It’s that time of the year when invitations are mailed and caps and gowns are donned by teens and adults, eager to embark on the next leg of their human journey. I experienced my own graduation of sorts last week. On Thursday, I had my bi-annual check-up with my Oncologist. (My visits with Dr. B. have steadily been reduced from weekly to monthly to quarterly to bi-annually.) For awhile now, I have been pleading with the good doctor to allow me check in just once a year, but he has consistently and politely denied my request. It’s not that I absolutely hate going for these check-ups. I do have blood drawn and they run two separate tests. Once the results are determined to be “normal,” there is a sense of peace that comes from knowing that I remain cancer-free. However, these appointments have a way of hurling me back to a time, not so long ago, when I was a full-fledged cancer patient. So, twice a year, I beg to “graduate” to just an annual visit. After checking my chart (along with my perfect grades and attendance), Dr. B. granted me my wish. My next appointment is May 6, 2010.
Congratulations to all the graduates this season, from preschool to medical school. Woo Hoo! (That is me tossing my cap into the air!) Life is sweet!
Spring has sprung and the race is on. I live in the Midwest where we do experience distinct seasons. During the months of December, January and February there is a respite from outdoor chores, other than occasional snow shoveling. Life tends to slow down and we retreat inside, where it is toasty and hot chocolate flows freely. Once the calendar flips a page to March, life’s pace may kick up a notch, depending how warm the month is. By the time April appears, complete with its blossoming flowers and frequent rain showers, many evenings and weekends become devoted to the yard gods. The grass begs to be mowed every four to five days (I actually cut it every six or seven), and the landscaping screams for a little spruce-up including dead-heading, fertilizer and a fresh blanket of mulch.There are shrubs to trim, weeds to pull and new garden specimens to purchase and then insert into the ground. My fake clay pots, which have been barren for several months, beg for new flowers to contain and nurture.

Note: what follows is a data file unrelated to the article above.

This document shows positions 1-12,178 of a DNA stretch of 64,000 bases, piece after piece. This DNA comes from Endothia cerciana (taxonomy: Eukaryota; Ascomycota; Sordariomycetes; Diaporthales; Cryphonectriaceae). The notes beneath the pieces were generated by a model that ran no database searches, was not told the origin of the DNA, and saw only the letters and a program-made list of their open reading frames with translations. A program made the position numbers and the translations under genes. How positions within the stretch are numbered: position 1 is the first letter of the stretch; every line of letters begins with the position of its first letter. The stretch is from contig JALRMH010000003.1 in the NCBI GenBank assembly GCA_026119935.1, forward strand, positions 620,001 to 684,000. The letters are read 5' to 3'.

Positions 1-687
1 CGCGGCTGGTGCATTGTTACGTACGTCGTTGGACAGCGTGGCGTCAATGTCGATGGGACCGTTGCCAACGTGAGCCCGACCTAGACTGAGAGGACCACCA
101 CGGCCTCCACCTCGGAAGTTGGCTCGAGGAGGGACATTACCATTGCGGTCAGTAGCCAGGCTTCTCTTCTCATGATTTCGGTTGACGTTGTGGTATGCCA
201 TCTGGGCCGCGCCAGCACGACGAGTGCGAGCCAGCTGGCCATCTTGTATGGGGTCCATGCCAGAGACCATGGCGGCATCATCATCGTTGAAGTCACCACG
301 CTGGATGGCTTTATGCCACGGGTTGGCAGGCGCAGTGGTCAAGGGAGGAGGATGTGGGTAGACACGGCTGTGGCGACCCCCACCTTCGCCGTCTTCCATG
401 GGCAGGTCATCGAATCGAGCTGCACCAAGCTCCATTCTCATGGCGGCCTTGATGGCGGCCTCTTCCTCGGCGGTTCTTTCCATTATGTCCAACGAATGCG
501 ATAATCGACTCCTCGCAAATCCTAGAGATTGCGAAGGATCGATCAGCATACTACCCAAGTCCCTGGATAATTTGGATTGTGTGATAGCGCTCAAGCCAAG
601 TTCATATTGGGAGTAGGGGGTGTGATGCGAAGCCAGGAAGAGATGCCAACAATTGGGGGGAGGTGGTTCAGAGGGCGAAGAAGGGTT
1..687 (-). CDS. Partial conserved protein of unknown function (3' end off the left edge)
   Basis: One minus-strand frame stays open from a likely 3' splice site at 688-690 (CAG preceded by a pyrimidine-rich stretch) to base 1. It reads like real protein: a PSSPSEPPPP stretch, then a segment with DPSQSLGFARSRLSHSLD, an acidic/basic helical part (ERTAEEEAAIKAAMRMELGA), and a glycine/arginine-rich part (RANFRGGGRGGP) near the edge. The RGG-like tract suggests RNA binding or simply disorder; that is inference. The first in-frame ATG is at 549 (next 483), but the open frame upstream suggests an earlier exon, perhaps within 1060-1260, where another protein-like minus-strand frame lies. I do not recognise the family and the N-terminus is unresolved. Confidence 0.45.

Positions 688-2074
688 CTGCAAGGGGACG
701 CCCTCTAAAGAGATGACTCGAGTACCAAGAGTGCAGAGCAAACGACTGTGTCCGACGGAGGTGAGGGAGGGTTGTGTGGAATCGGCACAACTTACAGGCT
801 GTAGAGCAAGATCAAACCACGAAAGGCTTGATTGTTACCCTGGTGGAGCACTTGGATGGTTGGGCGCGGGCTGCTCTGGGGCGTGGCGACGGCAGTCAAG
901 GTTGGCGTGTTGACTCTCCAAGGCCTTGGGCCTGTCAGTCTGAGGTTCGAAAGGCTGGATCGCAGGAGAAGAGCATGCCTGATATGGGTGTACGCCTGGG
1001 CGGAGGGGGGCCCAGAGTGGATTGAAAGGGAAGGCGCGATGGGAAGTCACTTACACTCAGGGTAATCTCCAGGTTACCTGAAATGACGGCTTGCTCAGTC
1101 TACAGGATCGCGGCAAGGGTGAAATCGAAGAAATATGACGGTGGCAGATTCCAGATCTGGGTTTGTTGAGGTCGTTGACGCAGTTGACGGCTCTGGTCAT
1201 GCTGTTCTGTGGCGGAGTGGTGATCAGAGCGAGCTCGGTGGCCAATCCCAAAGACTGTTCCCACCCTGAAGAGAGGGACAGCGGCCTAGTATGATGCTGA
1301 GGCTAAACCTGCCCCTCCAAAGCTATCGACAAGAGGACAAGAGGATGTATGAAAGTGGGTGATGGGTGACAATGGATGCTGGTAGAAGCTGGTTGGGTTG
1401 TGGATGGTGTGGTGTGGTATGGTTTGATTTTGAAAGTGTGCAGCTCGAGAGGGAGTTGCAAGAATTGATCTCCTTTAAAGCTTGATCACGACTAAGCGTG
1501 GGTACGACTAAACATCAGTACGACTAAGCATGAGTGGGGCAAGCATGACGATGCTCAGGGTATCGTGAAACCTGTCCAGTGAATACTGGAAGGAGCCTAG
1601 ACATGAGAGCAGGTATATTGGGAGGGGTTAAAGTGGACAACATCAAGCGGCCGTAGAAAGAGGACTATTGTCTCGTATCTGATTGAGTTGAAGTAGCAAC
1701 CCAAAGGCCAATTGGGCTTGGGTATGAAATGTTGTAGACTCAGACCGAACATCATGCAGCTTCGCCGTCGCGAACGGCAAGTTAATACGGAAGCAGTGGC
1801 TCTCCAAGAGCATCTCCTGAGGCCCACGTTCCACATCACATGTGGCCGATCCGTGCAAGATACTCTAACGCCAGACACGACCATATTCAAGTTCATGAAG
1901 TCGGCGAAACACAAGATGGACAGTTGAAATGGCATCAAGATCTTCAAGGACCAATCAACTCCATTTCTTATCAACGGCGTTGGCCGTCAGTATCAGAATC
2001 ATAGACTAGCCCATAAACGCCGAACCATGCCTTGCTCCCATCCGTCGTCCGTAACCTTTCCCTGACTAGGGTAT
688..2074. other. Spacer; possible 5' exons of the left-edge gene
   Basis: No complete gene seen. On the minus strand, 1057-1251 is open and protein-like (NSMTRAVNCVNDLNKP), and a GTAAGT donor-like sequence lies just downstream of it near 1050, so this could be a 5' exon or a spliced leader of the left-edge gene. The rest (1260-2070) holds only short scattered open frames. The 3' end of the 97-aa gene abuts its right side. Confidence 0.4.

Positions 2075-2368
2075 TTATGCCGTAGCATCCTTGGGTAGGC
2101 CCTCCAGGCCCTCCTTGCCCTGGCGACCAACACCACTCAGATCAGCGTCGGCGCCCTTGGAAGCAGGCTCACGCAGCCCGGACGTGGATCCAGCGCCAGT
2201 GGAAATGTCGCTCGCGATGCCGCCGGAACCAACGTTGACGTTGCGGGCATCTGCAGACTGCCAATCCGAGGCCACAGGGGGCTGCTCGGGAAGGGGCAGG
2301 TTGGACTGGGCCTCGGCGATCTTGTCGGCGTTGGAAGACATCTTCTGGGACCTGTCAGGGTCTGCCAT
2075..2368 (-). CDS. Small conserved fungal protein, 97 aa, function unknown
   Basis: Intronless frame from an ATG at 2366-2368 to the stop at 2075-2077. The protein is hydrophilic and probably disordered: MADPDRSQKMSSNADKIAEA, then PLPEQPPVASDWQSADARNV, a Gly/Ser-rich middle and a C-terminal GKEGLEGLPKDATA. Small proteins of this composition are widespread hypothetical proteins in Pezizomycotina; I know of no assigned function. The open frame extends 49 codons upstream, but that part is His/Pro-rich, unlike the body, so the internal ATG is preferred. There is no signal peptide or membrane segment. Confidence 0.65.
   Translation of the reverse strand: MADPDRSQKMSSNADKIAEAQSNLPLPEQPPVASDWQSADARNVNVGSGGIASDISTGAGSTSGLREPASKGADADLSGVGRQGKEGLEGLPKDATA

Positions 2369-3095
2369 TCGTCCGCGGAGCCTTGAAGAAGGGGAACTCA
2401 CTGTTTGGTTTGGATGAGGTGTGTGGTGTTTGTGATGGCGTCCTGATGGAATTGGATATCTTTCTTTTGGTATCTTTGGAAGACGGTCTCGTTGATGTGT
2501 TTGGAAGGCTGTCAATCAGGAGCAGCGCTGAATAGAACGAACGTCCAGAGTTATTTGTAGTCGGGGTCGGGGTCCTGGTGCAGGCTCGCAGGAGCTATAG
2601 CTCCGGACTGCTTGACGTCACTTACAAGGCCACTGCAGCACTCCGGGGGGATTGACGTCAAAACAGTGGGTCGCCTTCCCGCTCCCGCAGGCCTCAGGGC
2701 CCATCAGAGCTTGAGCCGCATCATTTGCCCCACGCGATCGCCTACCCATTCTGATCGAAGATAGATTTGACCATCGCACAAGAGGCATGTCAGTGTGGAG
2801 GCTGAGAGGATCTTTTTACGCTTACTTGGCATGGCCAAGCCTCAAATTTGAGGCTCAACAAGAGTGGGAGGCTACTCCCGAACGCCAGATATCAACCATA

I work at a maniacal pace to complete these yearly tasks before THE HEAT SETS IN! I sweat like a man and therefore abhor doing heavy labor once the temps and humidity rise. By the time our city begins to feel like Houston, Texas (where I spent eleven very uncomfortable summers), I am safely tucked inside with the A/C running and a tall glass of iced tea in hand. This year, I will have to brave the stifling air and mow the lawn, however, there just might be a chance that I may escape the bulk of this weekly chore. Junior has been behind the mower a few times now and exclaims that “this is fun!” (I will remind him of that statement once the novelty wears off.) He mows while I run around the yard with our new gas weed-whacker looking like Joanie Depp as Edward Trimmerhands! Together,Team Joan and Son, get the job done in no time. I get a beautifully manicured lawn and Junior learns a valuable lesson in hard work and responsibility. Soon, I should be able to entice him into washing my car.